PHOENIX — The Biden Administration is sending help to Arizona hospitals overwhelmed by the latest pandemic surge, but hospitals fear it's not enough.
President Joe Biden unveiled his new battle plan Tuesday against the omicron variant. Biden touted free, at-home rapid COVID tests that would be available online sometime next month.
Also in the plan: Sending "strike teams" to Arizona and five other states where the new omicron wave - largely infected unvaccinated patients - has helped fill hospital beds.
Hospitals in seven Arizona communities that serve largely rural populations had asked the Biden Administration for more than 130 medical professionals.
Only two hospitals got help from the Federal Emergency Management Administration, according to the Arizona Department of Health Services (ADHS).
Yuma Regional Medical Center and Sierra Vista's Canyon Vista Medical Center, in hard-hit Cochise County, requested dozens of nurses. The two hospitals will have to make do with 20 paramedics between them.
"It's not at the level that we need," said Anne-Marie Alameddin, president and chief executive officer of the Arizona Hospital and Healthcare Association. The organization represents rural Arizona hospitals desperate for reinforcements.
"As facts change and things become more dire, hopefully the feds will take another look."
Alameddin said the paramedics could help out in emergency rooms. The tornado response in Kentucky may have drained federal resources.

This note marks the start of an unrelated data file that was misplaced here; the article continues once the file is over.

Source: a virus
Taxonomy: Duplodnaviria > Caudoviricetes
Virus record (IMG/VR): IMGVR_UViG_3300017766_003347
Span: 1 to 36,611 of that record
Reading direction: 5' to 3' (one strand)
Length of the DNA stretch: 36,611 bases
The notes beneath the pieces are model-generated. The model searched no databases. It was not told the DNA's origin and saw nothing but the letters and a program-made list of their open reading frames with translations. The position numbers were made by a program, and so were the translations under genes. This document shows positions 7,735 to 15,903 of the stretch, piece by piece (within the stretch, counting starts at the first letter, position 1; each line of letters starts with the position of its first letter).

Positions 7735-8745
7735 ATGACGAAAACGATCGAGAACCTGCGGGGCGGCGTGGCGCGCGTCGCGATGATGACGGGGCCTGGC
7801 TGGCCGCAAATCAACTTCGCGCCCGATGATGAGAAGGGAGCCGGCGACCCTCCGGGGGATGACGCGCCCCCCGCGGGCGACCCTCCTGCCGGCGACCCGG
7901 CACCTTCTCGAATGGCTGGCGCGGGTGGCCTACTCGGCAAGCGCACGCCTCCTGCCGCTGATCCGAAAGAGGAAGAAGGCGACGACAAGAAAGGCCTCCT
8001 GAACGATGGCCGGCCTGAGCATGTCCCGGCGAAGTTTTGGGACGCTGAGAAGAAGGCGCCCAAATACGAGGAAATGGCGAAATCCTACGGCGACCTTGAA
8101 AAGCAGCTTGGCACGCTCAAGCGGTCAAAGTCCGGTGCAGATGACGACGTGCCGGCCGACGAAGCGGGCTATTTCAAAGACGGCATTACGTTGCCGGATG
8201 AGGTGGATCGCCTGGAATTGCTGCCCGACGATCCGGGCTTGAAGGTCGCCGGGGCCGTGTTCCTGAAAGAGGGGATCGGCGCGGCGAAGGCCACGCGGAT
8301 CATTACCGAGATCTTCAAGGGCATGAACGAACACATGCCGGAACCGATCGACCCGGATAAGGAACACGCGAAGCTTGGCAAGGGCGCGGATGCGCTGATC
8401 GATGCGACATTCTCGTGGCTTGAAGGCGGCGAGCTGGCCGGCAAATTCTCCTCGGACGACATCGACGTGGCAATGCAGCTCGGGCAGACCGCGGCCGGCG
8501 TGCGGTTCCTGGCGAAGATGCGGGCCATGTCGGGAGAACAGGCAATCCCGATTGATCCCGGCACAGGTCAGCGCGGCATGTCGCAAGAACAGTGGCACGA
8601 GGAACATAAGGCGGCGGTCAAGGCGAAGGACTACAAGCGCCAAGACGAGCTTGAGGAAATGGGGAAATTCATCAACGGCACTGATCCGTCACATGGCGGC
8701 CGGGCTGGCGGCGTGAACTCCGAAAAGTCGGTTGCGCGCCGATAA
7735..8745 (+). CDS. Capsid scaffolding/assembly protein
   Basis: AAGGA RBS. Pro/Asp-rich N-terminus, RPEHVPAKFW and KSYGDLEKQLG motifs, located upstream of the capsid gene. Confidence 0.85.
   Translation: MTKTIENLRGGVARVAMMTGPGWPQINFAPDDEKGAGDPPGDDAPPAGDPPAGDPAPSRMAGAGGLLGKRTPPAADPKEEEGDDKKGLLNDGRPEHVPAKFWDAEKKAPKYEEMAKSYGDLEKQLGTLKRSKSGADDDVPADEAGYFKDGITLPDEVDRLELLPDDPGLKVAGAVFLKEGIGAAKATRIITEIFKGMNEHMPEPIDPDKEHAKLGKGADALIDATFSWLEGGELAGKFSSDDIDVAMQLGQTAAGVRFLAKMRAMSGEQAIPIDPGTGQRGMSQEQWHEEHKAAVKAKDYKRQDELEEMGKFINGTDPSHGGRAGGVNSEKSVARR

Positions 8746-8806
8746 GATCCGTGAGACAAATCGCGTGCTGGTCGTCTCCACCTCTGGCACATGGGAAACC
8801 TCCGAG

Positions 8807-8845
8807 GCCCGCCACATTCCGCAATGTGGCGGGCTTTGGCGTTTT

FEMA also dispatched 10 nurses and nine respiratory therapists, as well as medical equipment, to the Navajo Nation, according to information provided by Arizona Sen. Mark Kelly's office.
As of Tuesday, 95 percent of beds in Arizona intensive care units were filled, the highest level in 10 months, according to ADHS.
COVID-19 patients accounted for 40 percent of the patients. 94 percent of all in-patient beds were occupied, with COVID patients accounting for about 30 percent of the beds.
Last week, Banner Health, the largest hospital network in the state, said 88 percent of the COVID patients in its ICUs were unvaccinated. Banner warned it might have to start reducing care by the middle of January.
Public health experts warn that the return of another COVID wave, this time with a vaccine in hand, shuts out patients needing other kinds of care.
A study released last week showed Arizona had the country's highest rate of "excess deaths" this year - death from various causes that were well above what might be expected in a normal year.
Will Humble, a former state health director who was one of the study authors, said a higher prevalence of deaths connected to diabetes was likely a result of patients either not seeking or being shut out of care during the pandemic.
According to the U.S. Centers for Disease Control and Prevention, people who are unvaccinated face a risk of dying from COVID that is 20 times greater than the risk for someone who is fully vaccinated.
"Hospitals are full and we're really at the tipping point," Alameddin said. "We need very person, we need the community to do their part."
Coronavirus in Arizona
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